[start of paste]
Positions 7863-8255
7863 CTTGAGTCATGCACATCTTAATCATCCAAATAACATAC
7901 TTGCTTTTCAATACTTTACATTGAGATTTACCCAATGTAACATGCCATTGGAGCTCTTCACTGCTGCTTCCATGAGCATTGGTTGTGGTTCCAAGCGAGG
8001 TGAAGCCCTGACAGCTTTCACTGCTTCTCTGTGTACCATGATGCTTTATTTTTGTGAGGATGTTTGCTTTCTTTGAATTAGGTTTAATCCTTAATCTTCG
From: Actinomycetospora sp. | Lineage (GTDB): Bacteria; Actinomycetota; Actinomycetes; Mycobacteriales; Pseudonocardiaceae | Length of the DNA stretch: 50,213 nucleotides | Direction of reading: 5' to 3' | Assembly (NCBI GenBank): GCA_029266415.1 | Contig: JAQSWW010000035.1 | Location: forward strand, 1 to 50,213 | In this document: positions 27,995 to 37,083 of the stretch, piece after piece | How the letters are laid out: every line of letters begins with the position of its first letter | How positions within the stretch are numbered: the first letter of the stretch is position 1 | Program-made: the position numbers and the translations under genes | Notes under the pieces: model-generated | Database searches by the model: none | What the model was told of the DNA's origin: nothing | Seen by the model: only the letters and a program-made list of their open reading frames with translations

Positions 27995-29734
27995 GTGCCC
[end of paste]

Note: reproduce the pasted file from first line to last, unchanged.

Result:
Positions 7863-8255
7863 CTTGAGTCATGCACATCTTAATCATCCAAATAACATAC
7901 TTGCTTTTCAATACTTTACATTGAGATTTACCCAATGTAACATGCCATTGGAGCTCTTCACTGCTGCTTCCATGAGCATTGGTTGTGGTTCCAAGCGAGG
8001 TGAAGCCCTGACAGCTTTCACTGCTTCTCTGTGTACCATGATGCTTTATTTTTGTGAGGATGTTTGCTTTCTTTGAATTAGGTTTAATCCTTAATCTTCG
From: Actinomycetospora sp. | Lineage (GTDB): Bacteria; Actinomycetota; Actinomycetes; Mycobacteriales; Pseudonocardiaceae | Length of the DNA stretch: 50,213 nucleotides | Direction of reading: 5' to 3' | Assembly (NCBI GenBank): GCA_029266415.1 | Contig: JAQSWW010000035.1 | Location: forward strand, 1 to 50,213 | In this document: positions 27,995 to 37,083 of the stretch, piece after piece | How the letters are laid out: every line of letters begins with the position of its first letter | How positions within the stretch are numbered: the first letter of the stretch is position 1 | Program-made: the position numbers and the translations under genes | Notes under the pieces: model-generated | Database searches by the model: none | What the model was told of the DNA's origin: nothing | Seen by the model: only the letters and a program-made list of their open reading frames with translations

Positions 27995-29734
27995 GTGCCC